In the Shadow of the Stars

"Weak"

In the Shadow of the Stars Review


Here's proof that, at least in the documentary categories, it doesn't take much to win an Oscar. In the Shadow of the Stars is a movie about opera. Not just opera, mind you, but the people in the chorus -- essentially the backup singers who appear on stage and in costume, but whose names are buried in the back of the Playbill.

Ladies and gentlemen: These are their stories.

As the film opens, we are told that these folks aren't actually in the shadow at all -- they're stars, they're all stars doggonnit! Well then what are we about to see here? Primarily chorus members complain about everything, from costumes to unfair treatment as children to failed marriages. One singer spends 10 minutes taking us on a personal journey of her failed attempt to go to Europe to perform, thanks to the goading of her cruel husband. Who are these people, and why should we care?

The intentions are good: Every field has also-rans (including writing) who get passed over unfairly and who never make names for themselves even though they are extremely talented. Sure enough, all of the singers profiled in this movie sound really good when they perform. But, at the risk of sounding callous... so?

Filmmakers Allie Light and Irving Saraf use the age-old talking head format intercut with performance footage, and the film ping-pongs between these two formats for its full running time. A thrill ride it isn't. If you don't have a strong interest in the performing arts you'll be bored silly after five minutes.

Unfortunately, the big problem here isn't the format or even the subject matter. It's that aside from a few interesting characters (one man is the son of a truck driver who ended up in the opera), the stories we hear are surprisingly similar and shockingly negative and full of anger. Everyone's got a sob story of unfair treatment about why they didn't Make It To The Top and, in some cases, unbridled vitriol directed at no one in particular aside from The Man who's keeping them down. The net result is that the film, by and large, comes off as a 90-minute bitch session about everything opera-related... which ironically the participants all claim to love more than anything else somewhere in their tired monologues.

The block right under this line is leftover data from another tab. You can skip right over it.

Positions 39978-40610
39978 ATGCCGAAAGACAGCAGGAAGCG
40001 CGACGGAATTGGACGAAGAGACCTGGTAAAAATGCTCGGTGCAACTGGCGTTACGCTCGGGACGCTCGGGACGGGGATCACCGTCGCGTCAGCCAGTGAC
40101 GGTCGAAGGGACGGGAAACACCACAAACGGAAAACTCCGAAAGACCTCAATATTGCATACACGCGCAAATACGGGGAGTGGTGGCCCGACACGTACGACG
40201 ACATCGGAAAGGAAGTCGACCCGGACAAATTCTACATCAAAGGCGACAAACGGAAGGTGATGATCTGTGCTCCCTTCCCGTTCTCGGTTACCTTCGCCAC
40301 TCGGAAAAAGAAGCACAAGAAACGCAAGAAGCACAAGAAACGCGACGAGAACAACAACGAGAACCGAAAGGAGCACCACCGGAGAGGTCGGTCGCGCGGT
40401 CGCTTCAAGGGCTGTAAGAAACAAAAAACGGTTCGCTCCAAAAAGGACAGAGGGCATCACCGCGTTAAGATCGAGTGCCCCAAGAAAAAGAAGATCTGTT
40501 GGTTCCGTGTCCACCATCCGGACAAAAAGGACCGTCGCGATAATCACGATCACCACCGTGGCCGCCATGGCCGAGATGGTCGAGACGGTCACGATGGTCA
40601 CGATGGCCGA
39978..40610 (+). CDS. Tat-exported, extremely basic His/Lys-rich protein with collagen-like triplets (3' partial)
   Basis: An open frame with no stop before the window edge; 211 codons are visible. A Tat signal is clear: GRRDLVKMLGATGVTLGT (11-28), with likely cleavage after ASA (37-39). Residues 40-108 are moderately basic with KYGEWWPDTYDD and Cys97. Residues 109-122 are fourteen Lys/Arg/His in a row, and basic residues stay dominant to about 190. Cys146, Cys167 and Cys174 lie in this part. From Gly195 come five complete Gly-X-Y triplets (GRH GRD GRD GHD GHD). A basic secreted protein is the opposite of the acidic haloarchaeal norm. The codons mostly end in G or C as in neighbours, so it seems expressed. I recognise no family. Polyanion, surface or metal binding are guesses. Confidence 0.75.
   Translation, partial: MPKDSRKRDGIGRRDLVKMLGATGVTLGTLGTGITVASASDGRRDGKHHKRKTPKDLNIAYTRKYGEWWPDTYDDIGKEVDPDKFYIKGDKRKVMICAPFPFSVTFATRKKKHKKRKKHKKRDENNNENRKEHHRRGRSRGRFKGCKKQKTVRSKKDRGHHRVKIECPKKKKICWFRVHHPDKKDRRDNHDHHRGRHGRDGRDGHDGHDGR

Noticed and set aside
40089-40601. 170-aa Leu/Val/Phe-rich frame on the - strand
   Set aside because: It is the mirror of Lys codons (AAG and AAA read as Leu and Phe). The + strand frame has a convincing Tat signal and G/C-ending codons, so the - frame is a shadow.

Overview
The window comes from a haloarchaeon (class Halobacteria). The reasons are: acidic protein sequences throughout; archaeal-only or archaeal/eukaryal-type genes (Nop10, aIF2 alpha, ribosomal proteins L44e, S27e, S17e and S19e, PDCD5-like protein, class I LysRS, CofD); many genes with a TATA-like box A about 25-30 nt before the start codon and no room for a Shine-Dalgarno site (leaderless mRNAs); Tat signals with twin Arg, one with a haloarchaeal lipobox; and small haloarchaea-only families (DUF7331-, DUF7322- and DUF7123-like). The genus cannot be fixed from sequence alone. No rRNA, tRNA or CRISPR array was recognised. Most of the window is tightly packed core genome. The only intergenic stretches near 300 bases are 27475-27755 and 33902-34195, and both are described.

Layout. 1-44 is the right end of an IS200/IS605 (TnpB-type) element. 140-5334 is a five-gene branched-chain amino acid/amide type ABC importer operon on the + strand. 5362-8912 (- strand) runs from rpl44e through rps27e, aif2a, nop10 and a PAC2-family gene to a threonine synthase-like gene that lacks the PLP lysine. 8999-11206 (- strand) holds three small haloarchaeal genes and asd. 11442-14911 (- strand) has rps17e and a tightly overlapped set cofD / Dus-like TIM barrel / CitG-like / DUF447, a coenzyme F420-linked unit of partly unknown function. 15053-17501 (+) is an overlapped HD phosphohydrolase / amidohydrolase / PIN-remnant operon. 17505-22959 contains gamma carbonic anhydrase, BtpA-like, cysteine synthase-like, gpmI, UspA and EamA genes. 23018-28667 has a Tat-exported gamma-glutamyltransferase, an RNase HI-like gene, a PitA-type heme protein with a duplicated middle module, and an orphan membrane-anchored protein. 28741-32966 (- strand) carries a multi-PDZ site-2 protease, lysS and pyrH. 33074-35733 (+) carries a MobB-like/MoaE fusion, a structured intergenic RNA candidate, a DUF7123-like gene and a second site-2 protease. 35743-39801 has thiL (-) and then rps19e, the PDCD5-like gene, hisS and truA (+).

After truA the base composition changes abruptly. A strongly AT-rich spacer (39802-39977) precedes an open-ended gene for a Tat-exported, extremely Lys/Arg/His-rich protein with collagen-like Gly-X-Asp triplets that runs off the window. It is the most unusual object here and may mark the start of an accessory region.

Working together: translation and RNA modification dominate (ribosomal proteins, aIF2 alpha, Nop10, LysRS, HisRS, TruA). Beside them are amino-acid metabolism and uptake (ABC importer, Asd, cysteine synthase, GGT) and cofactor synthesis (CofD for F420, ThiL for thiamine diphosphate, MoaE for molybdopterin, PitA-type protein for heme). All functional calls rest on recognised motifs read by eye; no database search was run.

Give it a rest, people.

Suckers for punishment can get more footage on the DVD.



In the Shadow of the Stars

Facts and Figures

Run time: 93 mins

In Theaters: Thursday 17th October 1991

Distributed by: Docurama

Reviews

Contactmusic.com: 2 / 5

IMDB: 6.5 / 10

Cast & Crew

Director: Allie Light, Irving Saraf

Producer: Allie Light, Irving Saraf

Contactmusic


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